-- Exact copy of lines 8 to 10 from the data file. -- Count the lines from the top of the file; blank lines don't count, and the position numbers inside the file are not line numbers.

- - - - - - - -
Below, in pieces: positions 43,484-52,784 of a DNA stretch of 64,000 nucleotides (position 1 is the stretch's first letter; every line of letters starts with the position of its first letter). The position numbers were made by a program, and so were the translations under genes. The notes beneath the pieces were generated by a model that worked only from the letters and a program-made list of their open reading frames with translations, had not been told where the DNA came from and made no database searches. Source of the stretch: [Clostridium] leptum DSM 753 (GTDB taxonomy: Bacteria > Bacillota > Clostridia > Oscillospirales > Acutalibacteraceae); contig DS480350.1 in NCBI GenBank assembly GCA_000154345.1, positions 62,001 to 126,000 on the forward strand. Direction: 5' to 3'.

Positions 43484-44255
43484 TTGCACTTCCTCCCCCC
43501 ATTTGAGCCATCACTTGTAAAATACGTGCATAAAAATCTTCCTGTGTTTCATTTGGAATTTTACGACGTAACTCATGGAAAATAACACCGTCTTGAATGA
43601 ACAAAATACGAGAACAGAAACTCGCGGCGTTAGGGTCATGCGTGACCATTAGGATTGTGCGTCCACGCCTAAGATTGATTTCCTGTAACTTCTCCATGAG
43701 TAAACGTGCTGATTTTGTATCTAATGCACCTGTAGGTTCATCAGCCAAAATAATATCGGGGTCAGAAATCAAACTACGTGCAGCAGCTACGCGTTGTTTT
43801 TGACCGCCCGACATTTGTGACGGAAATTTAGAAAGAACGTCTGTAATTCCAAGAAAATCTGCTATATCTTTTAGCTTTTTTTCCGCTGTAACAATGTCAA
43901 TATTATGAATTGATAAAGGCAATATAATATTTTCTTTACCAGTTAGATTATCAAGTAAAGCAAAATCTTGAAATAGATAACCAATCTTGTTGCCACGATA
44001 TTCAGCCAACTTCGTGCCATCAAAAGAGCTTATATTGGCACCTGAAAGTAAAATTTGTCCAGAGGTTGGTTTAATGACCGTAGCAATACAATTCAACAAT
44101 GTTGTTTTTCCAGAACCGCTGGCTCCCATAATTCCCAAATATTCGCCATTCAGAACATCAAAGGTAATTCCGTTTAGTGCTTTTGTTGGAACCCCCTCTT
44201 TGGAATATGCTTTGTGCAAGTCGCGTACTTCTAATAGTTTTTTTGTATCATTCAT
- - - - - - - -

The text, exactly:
43901 TATTATGAATTGATAAAGGCAATATAATATTTTCTTTACCAGTTAGATTATCAAGTAAAGCAAAATCTTGAAATAGATAACCAATCTTGTTGCCACGATA
44001 TTCAGCCAACTTCGTGCCATCAAAAGAGCTTATATTGGCACCTGAAAGTAAAATTTGTCCAGAGGTTGGTTTAATGACCGTAGCAATACAATTCAACAAT
44101 GTTGTTTTTCCAGAACCGCTGGCTCCCATAATTCCCAAATATTCGCCATTCAGAACATCAAAGGTAATTCCGTTTAGTGCTTTTGTTGGAACCCCCTCTT